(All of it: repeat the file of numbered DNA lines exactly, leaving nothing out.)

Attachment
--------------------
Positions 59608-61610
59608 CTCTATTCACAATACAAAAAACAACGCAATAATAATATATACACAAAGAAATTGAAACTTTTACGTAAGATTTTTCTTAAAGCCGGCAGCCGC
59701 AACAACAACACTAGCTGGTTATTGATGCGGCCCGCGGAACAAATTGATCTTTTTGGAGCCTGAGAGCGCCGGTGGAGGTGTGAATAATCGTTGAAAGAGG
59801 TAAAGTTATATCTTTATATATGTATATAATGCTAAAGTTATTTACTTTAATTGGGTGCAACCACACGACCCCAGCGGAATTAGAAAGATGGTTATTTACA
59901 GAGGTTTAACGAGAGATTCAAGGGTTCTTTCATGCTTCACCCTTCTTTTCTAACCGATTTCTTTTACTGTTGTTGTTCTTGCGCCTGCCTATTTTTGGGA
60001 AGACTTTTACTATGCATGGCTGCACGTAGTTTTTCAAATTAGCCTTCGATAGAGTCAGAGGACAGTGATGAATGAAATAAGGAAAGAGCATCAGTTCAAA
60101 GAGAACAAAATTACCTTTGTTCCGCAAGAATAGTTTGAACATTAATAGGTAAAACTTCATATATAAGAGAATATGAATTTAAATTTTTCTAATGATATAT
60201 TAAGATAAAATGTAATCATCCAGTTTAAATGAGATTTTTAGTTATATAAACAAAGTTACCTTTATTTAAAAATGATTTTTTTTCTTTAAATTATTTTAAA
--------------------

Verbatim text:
Positions 59608-61610
59608 CTCTATTCACAATACAAAAAACAACGCAATAATAATATATACACAAAGAAATTGAAACTTTTACGTAAGATTTTTCTTAAAGCCGGCAGCCGC
59701 AACAACAACACTAGCTGGTTATTGATGCGGCCCGCGGAACAAATTGATCTTTTTGGAGCCTGAGAGCGCCGGTGGAGGTGTGAATAATCGTTGAAAGAGG
59801 TAAAGTTATATCTTTATATATGTATATAATGCTAAAGTTATTTACTTTAATTGGGTGCAACCACACGACCCCAGCGGAATTAGAAAGATGGTTATTTACA
59901 GAGGTTTAACGAGAGATTCAAGGGTTCTTTCATGCTTCACCCTTCTTTTCTAACCGATTTCTTTTACTGTTGTTGTTCTTGCGCCTGCCTATTTTTGGGA
60001 AGACTTTTACTATGCATGGCTGCACGTAGTTTTTCAAATTAGCCTTCGATAGAGTCAGAGGACAGTGATGAATGAAATAAGGAAAGAGCATCAGTTCAAA
60101 GAGAACAAAATTACCTTTGTTCCGCAAGAATAGTTTGAACATTAATAGGTAAAACTTCATATATAAGAGAATATGAATTTAAATTTTTCTAATGATATAT
60201 TAAGATAAAATGTAATCATCCAGTTTAAATGAGATTTTTAGTTATATAAACAAAGTTACCTTTATTTAAAAATGATTTTTTTTCTTTAAATTATTTTAAA